The EC Water Framework Directive (WFD) sets ambitious quality targets for member state water bodies by 2015. The provisions are being transposed predominantly using a cost-effectiveness criterion, which raises questions about the relative balance of costs [of reaching good status (GS)] and corresponding (non-)market benefits or the economic efficiency of the legislation. This study provides an insight into public perceptions of water quality improvements based on an application of national characterisation data on the state of the water environment in Scotland. A choice experiment approach is used to quantify non-market benefits of achieving GS across Scottish rivers and lochs over varying timescales and different geographical levels, with the aim of revealing willingness-to-pay data that is specifically relevant for WFD implementation. We find that the benefits of implementing the WFD are substantial. Results show that geographical differences in preferences for national improvements in the river and loch water quality in Scotland exist, both in terms of magnitudes of benefit estimates and time preferences for improvements. These differences need to be taken into account in analyses at the river basin district or national level in order to support policy options for the implementation of the WFD across the country.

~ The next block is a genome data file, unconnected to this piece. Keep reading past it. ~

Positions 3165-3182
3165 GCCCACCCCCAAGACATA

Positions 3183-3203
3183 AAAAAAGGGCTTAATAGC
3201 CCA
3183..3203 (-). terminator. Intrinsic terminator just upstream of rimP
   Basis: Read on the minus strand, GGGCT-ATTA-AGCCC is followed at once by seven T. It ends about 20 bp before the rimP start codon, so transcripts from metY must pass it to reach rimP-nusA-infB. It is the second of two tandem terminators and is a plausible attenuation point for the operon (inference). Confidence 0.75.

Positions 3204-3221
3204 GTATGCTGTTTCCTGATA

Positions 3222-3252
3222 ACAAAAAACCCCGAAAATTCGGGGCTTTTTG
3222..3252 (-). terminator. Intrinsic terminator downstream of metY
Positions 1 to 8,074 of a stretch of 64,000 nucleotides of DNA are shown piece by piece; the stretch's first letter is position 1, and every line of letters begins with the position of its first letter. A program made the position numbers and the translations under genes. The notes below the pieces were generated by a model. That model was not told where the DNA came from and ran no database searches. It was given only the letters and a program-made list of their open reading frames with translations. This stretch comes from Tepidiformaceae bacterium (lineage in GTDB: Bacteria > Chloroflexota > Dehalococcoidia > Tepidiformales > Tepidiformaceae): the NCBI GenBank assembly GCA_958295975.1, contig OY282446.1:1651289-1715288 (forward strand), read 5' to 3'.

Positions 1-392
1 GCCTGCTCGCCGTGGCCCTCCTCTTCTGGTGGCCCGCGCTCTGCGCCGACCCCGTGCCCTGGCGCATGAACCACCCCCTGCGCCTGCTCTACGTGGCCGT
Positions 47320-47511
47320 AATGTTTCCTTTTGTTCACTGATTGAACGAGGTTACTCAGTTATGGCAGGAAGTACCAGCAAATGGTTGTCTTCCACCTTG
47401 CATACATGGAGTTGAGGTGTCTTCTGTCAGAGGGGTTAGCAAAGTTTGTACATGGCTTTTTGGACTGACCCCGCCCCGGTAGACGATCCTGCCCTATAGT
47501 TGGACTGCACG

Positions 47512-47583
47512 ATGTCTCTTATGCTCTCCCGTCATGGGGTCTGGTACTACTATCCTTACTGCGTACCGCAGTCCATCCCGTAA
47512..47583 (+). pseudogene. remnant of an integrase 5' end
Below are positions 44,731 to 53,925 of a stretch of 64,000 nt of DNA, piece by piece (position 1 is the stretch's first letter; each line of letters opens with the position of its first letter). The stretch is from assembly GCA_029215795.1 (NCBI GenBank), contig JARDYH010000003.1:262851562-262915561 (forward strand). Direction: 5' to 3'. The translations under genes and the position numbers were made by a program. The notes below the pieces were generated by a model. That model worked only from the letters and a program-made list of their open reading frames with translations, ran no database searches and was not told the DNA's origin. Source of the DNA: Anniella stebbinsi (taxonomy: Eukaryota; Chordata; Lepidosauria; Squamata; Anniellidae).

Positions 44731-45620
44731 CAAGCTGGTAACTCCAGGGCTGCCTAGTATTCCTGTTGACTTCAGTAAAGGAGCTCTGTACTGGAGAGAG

Keywords: Choice experiment, Good status, Non-market benefits, Water framework directive, Water quality improvements